Cost of sunscreen could be increasing risk of skin cancer, charity suggests

Survey indicates people aren’t using sunblock because it’s too expensive. By Katie Wright.

Katie Wright
Monday 15 May 2023 07:00 BST
New research suggests sunscreen is prohibitively expensive (Alamy/PA)
New research suggests sunscreen is prohibitively expensive (Alamy/PA)

The cost of sunscreen could be contributing to the rise in skin cancer cases in the UK, a charity suggests.

A survey from Melanoma Focus found that 50% of people think sunblock is too expensive, with 67% saying they would use it more if it was cheaper and 10% saying they don’t use it at all because of the cost.

The survey also found that most British people (58%) can’t identify all the signs of melanoma skin cancer.

Melanoma Focus is calling for the government to cut VAT on high-factor sunscreens to reduce the cost and make them more accessible to everyone.

Melanoma is a deadly form of skin cancer and the vast majority of cases (86%) are preventable.

There are around 16,700 new melanoma skin cancer cases in the UK every year, according to Cancer Research UK. Over the last decade, incidence rates have increased by 32%, and are projected to rise by another 9% by 2040.

Around 4,000 cases of melanoma in England are linked with lower deprivation.

“Melanoma is the fifth most common cancer in the UK and the deadliest form of skin cancer,” said Susanna Daniels, CEO of Melanoma Focus.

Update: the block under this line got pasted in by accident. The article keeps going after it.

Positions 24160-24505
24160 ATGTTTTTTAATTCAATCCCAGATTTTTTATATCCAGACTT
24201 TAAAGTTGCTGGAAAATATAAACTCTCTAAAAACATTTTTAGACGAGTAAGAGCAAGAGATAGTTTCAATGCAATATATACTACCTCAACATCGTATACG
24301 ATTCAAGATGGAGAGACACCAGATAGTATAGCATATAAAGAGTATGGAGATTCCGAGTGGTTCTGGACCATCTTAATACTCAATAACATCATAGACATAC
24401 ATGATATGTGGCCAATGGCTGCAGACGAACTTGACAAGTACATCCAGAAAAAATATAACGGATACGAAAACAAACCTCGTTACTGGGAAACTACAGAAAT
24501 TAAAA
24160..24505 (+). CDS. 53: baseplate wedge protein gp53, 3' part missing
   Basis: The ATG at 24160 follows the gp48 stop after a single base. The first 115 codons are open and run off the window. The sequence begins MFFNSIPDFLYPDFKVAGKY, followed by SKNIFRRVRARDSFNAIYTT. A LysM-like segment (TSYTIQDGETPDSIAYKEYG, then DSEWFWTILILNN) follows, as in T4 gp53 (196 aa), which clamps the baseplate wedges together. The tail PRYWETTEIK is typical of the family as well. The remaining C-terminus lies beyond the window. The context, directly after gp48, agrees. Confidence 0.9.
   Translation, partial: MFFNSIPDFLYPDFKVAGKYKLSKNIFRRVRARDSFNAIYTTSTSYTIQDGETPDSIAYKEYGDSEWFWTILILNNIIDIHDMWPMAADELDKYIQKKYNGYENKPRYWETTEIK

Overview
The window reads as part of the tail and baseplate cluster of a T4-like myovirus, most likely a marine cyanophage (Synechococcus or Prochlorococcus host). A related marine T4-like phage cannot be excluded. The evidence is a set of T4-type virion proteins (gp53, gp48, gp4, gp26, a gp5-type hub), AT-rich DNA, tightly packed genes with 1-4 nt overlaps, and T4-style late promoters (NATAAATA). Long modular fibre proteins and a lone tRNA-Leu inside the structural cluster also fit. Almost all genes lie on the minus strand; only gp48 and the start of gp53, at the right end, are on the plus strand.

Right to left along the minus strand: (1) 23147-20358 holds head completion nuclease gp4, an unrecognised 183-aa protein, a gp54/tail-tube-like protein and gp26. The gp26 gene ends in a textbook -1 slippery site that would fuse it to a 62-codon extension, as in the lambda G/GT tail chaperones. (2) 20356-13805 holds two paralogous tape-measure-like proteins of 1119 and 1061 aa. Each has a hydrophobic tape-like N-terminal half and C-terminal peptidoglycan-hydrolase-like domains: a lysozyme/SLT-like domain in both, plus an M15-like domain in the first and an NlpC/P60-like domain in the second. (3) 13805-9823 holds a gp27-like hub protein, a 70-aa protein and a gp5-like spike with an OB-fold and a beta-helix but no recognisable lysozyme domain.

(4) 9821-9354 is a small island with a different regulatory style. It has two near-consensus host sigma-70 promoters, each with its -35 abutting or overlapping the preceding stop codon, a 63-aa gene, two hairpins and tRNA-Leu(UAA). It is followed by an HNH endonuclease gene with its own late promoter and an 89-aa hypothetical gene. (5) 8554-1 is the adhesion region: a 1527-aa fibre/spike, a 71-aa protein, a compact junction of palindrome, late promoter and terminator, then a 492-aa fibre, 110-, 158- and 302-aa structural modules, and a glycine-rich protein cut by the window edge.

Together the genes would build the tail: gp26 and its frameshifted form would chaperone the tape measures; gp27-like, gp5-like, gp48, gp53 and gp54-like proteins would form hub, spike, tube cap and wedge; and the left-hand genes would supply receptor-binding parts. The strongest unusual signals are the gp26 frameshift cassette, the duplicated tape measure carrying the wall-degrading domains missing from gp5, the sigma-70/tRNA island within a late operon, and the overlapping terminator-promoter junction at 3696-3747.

“Wearing a high SPF sunscreen is a hugely important safety measure for protecting against it.

“We know that people are experiencing increasing pressures on their finances at the moment but, with skin cancer rates on the rise, the use of sunscreen should be a high priority.”

Removing VAT on sun protection products would be “a cost-effective way to cut the overall incidence of skin cancer and could help save lives”, she added.

Michelle Richardson, 49, from Petersfield, Hampshire, was diagnosed with melanoma in 2018 after noticing an itchy mole on her back.

She had an operation to remove the mole, but 18 months later a scan found the melanoma had spread throughout her body including in her spine, lungs, spleen and brain.

“I had immunotherapy treatment for two years and I’m currently in remission and hope it stays that way for as long as possible,” Richardson says.

“Sunscreen shouldn’t be a luxury product. It’s essential for protecting the health of the nation so I’m fully supportive of the proposed cut to VAT.

“Treatment for melanoma costs the NHS a fortune, so a VAT cut to the thing that can prevent it happening in the first place makes sense financially as well as morally.”

MP Amy Callaghan, who is supporting the campaign, said: “More people wearing sunscreen means fewer people getting melanoma.

“But when 52% of people in my constituency can’t afford to turn on the heating, it’s unlikely they’ll take on extra expenses like sunscreen.

“That’s why we must make sunscreen more affordable by removing VAT.”

Melanoma Focus also wants to raise awareness about the early signs of skin cancer.

“We’d also urge people to make themselves aware of melanoma symptoms and seek medical help if they notice anything suspicious, particularly any changes to a mole or lesion,” Daniels said.

“Early detection leads to a higher cure rate and more treatment options.”

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